Disappointed, misunderstood, dejected and a step away from throwing in the towel. That’s how one of my executive clients felt following the latest decisions announced at her company.

She was in total disagreement with these decisions and the criteria behind them. She was only able to see worst-case scenarios for her and the organization.

“They’re making a huge mistake!”…, she kept repeating.

They had decided for her… .

Over several sessions, her discourse only focused in this direction. She was clearly suffering.

Professional environments are shaped by decisions. As long as they align with our expectations, everything seems fine. Unfortunately, this is often not the case.

  • What happens when we don’t like these decisions? What’s more, what happens when these decisions directly impact us?

In the situation that I’ve described, there was only one right answer: hers. And hers was different than the one communicated by her higher-ups. In these situations, the best tack is to find ways to take a step back, reach a consensus and work together to align expectations. Nonetheless, we should also recognize in the professional development of an executive in any organization, this door isn’t always open.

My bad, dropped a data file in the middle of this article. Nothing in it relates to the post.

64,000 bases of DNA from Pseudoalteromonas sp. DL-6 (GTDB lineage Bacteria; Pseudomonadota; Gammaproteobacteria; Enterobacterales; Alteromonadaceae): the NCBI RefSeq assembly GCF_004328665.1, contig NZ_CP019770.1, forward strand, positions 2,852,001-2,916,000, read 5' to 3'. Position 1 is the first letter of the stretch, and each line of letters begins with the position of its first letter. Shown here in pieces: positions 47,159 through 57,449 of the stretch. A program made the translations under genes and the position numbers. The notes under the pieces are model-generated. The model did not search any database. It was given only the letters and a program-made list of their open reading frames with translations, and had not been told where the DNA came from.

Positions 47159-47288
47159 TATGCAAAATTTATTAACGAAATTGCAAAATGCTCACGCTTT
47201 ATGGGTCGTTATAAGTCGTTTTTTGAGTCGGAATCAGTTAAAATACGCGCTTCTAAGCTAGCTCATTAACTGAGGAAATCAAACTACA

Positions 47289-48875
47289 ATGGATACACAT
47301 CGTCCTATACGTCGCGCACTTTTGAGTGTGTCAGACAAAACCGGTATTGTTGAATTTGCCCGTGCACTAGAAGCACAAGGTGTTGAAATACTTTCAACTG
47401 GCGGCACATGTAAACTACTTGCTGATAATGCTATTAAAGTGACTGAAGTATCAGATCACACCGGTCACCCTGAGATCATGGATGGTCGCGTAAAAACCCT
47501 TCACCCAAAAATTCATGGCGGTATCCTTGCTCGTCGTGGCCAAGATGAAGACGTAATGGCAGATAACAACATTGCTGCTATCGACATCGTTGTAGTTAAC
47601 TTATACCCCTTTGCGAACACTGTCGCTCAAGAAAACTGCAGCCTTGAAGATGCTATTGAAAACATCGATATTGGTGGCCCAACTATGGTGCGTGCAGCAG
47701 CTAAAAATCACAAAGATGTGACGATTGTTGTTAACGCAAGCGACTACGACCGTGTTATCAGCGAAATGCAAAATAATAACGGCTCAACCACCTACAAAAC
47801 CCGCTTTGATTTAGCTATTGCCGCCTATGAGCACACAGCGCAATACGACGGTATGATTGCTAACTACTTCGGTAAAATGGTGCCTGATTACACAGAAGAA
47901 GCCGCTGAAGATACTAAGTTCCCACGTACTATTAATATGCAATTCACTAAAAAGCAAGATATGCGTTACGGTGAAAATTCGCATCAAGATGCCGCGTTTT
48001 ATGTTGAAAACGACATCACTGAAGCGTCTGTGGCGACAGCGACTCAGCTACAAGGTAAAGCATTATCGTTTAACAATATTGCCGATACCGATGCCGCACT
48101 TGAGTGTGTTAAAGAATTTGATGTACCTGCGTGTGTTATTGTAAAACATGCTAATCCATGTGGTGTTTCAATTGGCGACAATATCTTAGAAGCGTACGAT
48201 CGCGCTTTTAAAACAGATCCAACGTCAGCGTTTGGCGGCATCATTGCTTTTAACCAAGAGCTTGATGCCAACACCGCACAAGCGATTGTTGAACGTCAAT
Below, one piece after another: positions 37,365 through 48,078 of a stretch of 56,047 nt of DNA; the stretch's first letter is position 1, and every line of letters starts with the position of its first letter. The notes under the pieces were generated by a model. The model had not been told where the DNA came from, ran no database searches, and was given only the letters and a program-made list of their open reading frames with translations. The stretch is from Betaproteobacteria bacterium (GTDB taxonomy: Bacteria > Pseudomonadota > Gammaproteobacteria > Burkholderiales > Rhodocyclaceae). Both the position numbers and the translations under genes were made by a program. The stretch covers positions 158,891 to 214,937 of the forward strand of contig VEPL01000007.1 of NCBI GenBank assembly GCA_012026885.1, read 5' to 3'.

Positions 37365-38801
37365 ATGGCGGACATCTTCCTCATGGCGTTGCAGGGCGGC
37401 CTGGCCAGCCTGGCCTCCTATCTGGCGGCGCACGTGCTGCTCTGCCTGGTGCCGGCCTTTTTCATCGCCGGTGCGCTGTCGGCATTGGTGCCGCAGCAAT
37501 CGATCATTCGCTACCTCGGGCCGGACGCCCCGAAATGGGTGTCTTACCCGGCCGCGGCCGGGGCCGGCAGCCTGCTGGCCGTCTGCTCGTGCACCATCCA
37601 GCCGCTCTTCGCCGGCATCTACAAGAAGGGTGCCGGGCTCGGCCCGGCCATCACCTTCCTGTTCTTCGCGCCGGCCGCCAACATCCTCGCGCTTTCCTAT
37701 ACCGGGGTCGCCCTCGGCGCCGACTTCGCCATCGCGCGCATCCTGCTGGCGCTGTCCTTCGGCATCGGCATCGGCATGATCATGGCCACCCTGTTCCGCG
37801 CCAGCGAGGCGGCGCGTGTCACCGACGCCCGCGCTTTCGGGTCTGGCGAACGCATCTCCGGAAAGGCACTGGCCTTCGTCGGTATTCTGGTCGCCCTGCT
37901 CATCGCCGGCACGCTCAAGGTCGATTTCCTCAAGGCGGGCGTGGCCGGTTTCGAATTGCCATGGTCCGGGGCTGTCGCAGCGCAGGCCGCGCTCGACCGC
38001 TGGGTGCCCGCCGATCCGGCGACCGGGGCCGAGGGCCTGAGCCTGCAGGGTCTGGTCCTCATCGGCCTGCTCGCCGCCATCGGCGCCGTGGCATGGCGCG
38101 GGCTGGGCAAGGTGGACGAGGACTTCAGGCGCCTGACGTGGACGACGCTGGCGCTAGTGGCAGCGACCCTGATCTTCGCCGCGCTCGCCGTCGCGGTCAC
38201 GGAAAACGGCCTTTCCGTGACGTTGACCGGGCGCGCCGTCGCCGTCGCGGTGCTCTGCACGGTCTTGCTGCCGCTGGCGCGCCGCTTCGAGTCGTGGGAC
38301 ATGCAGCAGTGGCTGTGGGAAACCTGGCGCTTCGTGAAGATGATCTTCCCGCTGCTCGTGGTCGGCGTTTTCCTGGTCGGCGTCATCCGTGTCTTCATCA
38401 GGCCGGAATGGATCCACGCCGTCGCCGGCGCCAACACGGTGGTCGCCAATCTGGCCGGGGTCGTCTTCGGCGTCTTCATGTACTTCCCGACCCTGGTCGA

One thing is certain: as in this case, these situations make us feel bad…,  and sometimes they make us feel really bad. We become stuck in a rut of constant complaint. We rightly feel like a victim. After falling into this dynamic, it becomes really hard to take action, much less reflect.

“What can I do about this?…”  This is the first thing she asked herself when she broke away from her habit of complaining.

  • Now it was her turn to decide.

In many cases, ACCEPTANCE is the first and most important step we can take to distance ourselves from whatever is causing us grief, anger and a complete mental block. Only after gaining some distance can we open ourselves up to a different reality and new sensations.

This is about acceptance, never conformity. It means accepting a situation to allow yourself to regain your ability to focus, reflect and act, as only you know how to do.

I was straightforward with her and asked a question that she took days to answer. If you’re going through a similar situation, here you have it:

Do you want to be right or do you want to be happy?